An extra $50million will be spent on food in the next two years, which equates to an increase of 20% per passenger per day. Most of this will be spent on refitting the ships with ‘Action Station’ restaurants, replacing traditional buffets with multiple points of service that aim to dispense with trays and queues.
Guests will be greeted with champagne on arrival whatever their cabin grade, there will signature dishes at each restaurant and more lobster on the menus. Rooms service will be available from all restaurant menus and reservation technology will be improved.
Among planned enhancements to the cabins, amenities, mattresses and towels will be upgraded; balcony cabins and mini-suites will get a 24-hour telephone concierge service and priority embarkation; while suites and villas are to have concierge and butler service, in-room welcome champagne, a private breakfast and lunch area and outdoor butlers in the courtyard villas.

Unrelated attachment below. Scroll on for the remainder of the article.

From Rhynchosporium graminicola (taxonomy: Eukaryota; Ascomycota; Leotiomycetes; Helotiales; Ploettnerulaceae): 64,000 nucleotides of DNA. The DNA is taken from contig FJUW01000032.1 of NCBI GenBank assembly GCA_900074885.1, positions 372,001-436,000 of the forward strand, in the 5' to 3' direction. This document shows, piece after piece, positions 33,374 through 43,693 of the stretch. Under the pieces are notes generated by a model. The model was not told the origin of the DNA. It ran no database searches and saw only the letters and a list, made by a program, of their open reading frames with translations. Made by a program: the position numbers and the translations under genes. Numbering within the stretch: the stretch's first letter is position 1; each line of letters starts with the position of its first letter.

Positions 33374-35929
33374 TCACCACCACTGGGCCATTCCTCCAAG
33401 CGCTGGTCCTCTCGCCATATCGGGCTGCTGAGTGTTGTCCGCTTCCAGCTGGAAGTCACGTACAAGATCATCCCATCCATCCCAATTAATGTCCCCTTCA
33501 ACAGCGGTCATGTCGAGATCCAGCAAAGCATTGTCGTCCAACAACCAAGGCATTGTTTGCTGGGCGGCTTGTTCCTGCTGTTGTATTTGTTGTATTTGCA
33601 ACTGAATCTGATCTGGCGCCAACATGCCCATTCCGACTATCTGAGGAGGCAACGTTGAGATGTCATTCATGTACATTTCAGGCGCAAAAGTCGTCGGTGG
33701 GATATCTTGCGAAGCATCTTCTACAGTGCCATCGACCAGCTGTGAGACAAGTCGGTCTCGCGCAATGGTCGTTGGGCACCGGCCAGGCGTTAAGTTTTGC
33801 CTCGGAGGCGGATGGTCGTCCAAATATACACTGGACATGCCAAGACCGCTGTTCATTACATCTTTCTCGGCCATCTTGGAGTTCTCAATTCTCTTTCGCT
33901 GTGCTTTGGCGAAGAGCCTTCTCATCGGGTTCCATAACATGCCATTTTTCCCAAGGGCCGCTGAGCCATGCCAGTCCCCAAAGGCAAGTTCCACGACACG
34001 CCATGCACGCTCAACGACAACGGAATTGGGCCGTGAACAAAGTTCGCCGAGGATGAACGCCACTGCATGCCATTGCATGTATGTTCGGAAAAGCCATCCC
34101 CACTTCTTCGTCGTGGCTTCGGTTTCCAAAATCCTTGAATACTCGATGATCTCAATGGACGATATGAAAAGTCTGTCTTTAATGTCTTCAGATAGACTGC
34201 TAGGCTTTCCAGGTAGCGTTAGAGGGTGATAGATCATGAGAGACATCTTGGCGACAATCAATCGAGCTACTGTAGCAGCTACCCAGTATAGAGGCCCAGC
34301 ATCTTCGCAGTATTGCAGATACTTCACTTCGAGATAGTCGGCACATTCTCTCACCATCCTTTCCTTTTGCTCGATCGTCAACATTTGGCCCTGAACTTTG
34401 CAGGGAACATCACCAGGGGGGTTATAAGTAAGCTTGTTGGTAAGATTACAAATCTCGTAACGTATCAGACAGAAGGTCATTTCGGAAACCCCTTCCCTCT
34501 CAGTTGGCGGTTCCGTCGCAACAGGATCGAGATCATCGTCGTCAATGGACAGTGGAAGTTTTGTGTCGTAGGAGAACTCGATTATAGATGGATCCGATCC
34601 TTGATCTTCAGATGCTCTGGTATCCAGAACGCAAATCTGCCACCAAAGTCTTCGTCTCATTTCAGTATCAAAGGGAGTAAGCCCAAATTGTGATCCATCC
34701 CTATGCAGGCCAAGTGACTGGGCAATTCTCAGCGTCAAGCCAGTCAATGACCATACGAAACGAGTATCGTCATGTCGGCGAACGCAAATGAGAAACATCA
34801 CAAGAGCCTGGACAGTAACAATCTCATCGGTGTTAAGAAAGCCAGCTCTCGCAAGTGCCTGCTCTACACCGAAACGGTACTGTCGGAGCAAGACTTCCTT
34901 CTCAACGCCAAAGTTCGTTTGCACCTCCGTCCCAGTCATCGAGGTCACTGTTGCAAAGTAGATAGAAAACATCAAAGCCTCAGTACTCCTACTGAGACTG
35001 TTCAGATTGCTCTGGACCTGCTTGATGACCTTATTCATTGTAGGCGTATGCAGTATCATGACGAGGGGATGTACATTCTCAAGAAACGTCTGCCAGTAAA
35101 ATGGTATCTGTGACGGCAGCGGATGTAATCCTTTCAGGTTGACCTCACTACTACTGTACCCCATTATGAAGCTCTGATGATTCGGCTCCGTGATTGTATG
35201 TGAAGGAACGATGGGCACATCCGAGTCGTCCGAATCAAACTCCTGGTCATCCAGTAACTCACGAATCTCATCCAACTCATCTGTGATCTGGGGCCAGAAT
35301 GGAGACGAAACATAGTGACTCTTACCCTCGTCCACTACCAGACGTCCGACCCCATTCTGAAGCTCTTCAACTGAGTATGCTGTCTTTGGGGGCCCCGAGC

NCL Corporation president and CEO Colin Veitch said Freestyle 2.0 had largely been driven by agent feedback.
Many Freestyle 2.0 features are in place in Norwegian Gem, which sailed its US inaugural this week. Soft refits will be rolled out across the rest of the fleet this summer and the Action Station restaurants will be fitted as each ship goes into dry dock.
Apollo Management becomes a 50% owner of NCL under the terms of the agreement, announced in August. Veitch said the $1bn will also be used to reduce debt and be put against the F3 ships on order for 2010.
This is a community-moderated forum.
All post are the individual views of the respective commenter and are not the expressed views of Travel Weekly.
By posting your comments you agree to accept our Terms & Conditions.